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YES THEY CAN...this is a bold statment that could alert the critics. But my conviction is not only based on gut feeling, but also observation, personal experience and learnings. I have got used to learn in a totally different way from what we have been taught at our secondary school some 30 years ago. Since we take internet connectivity for granted, life has changed. Learning for life has a new meaning with a amazingly large foundation. While not all the consumption of available knowledge at the push of a button is beneficiary, I certainly can find answers, opinions and documented experiences to almost any question one can think of. The trick is therefore to ask the right questions! The power of global sharing has enabaled us to think in global perspectives and apply it to local situations. Such richness in solution finding for ones personal life situation should not be the priviledge of a few in affluent countires, but the right to everybody, especially the people trying to escape poverty.

An abundance of studies about the impact of eLearning and pupils performance resulted in a variety of conclusions with ample reservation when it comes to the positve effects of eLearning.  However, not all the benefits we enjoy today need a randomised control trial to proof a concept, because life teaches us otherwise. People are smart enough to find out what benefits them most because that's where they invest their energy and resources in. "Airtime" or bandwidth has become the new currency reigning over all other industries. A good example is MPESA in East Africa. Nobody has forseen that mobile cash will grow faster in developing countries than in our so called developed world. It entered the lifes of nomads as a side effect of an innovative solution for a real cash problem in remote areas. People now learn on the go, even illiterates learnt to handle smart phones, cash transfers and SMS to meet their needs to communicate and connect.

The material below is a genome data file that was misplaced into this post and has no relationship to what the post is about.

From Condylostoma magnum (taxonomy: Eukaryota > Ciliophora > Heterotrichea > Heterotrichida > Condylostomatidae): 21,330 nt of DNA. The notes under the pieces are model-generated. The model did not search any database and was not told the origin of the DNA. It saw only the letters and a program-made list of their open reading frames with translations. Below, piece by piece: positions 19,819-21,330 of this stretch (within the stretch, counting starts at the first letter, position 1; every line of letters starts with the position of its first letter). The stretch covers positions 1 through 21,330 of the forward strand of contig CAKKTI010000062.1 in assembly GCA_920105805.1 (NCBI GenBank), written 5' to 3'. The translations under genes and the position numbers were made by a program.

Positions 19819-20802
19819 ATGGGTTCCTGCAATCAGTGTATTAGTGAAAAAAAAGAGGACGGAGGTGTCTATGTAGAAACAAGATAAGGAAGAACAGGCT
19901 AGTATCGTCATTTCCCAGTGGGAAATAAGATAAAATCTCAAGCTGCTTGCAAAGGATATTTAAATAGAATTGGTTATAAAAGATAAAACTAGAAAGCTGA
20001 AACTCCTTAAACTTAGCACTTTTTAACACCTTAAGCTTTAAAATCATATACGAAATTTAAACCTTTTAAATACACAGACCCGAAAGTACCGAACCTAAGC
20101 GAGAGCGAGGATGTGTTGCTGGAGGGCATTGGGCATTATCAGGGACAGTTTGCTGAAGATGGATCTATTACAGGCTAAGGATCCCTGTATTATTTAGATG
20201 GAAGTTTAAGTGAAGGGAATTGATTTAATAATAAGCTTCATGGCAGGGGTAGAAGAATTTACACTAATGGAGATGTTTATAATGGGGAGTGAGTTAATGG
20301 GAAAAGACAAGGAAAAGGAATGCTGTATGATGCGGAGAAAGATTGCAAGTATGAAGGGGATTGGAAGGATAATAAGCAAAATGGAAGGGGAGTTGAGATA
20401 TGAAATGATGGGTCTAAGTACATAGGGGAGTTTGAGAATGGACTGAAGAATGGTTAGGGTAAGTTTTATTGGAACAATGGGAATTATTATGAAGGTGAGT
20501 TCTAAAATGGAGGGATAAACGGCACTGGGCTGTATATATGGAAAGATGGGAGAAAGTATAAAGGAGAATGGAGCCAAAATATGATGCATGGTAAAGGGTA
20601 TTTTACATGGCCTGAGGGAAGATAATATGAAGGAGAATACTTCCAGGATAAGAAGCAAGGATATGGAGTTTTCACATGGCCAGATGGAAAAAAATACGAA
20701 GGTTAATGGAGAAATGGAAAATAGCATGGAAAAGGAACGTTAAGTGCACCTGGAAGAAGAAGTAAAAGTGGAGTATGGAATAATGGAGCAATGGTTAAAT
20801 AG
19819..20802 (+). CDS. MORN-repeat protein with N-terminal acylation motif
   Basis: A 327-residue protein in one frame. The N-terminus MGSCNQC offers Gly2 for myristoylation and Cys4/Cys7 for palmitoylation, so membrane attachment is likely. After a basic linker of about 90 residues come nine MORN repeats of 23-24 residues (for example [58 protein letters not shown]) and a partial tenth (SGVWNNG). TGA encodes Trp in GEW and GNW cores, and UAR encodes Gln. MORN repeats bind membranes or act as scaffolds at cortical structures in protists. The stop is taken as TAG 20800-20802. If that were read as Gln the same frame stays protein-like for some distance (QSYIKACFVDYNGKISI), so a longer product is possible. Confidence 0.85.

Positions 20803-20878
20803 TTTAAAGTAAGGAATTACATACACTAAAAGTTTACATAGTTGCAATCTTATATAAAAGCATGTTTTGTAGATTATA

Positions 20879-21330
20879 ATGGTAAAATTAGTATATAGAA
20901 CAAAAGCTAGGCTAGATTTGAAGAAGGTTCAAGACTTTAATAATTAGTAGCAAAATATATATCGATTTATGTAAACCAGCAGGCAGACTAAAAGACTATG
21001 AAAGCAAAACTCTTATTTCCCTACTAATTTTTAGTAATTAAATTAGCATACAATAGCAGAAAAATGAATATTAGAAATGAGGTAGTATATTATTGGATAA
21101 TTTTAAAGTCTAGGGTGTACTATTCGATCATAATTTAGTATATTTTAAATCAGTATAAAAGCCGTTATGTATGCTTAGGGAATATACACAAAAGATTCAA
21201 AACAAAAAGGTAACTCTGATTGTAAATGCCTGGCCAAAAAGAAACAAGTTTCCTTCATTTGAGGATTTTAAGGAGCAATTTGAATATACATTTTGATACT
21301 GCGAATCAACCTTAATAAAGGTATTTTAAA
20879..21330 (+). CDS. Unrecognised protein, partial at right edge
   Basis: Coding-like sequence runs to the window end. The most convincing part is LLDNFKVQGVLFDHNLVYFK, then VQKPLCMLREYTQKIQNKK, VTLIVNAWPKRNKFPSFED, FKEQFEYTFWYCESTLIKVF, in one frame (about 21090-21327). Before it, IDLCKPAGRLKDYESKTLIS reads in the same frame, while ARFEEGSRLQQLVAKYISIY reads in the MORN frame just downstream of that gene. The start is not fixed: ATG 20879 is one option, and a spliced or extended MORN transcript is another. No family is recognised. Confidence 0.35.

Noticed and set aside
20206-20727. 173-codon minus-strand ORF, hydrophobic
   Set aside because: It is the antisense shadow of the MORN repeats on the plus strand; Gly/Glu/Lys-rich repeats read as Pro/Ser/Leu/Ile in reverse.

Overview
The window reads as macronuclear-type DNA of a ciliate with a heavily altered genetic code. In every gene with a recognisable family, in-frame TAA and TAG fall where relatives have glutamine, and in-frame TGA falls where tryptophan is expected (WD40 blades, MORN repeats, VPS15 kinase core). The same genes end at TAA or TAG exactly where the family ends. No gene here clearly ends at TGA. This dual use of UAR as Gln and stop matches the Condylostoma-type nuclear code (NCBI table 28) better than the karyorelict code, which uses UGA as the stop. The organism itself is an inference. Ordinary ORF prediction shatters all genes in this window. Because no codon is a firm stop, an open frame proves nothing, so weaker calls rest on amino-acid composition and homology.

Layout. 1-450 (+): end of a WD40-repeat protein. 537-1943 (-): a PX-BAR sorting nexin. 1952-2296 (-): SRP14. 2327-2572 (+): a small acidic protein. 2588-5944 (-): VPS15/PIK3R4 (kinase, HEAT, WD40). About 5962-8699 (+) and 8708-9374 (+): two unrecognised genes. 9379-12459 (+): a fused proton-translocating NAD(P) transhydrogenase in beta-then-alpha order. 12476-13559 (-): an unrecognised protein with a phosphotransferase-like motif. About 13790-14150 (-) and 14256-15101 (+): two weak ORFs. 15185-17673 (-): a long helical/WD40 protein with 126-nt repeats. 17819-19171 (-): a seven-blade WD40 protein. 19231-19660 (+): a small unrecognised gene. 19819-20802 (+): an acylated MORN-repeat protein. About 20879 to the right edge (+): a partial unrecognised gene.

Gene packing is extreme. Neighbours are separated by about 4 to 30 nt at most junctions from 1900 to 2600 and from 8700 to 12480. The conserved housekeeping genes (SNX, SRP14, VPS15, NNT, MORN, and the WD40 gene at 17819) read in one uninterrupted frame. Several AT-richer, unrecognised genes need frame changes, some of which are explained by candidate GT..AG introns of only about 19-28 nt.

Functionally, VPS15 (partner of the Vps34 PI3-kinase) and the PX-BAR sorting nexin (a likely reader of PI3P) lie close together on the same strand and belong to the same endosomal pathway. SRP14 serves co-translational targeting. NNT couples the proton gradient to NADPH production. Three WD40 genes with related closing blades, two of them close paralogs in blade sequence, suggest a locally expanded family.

I am convinced that a new generation of learners will evolve. They will use tomorrows multimedia learning centers to advance their personal cause and design their career path to become participants in a global community. We are obliged not to hesitate or procrastiate in proviing equal chances to people in remote locations as fast and as efficiently as possible.

To answer the initial question in a more academic way, I will list a few studies here, that you might find interest in. Overall, wou will be able to dig out arguments for eLearning and arguments against it. My philosophy is; let us liberate the people in crisis and poverty from isolation and marginalisation by letting them choose their learning path for themselves by providing equal opportunities.

My preferred eLearning Research references:

Unlocking talent: Evaluation of a tablet-­‐based Masamu intervention in a Malawian Primary School | Dr. Nicola Pitchford

Evidence of significant learning gains | One Billion - based on Dr. Pitchfords findings in Malawi and the UK

Research on the Use of Khan Academy in Schools - 2014| SRI Education
SRI Education's two-year study involved nine sites, 20 schools, and more than 70 teachers.
(Khan Academy is available on the RACHEL Plus Server)

Localization of Open Educational Resources (OER) in Nepal: Strategies of Himalayan Knowledge-Workers | Tiffany Ivins
(relevant for our Nepal community learning lab)

Open Education Resources and Mobile Technology to Narrow the Learning Divide | Ally & Samaka

Teacher education and ICT: some points for consideration from the UK |T.Haydn

If YOU have current and pertinant knowledge about relevant studies and findings about learning outcomes through digital education practices please share in our Blog at the bottom of the entry page .

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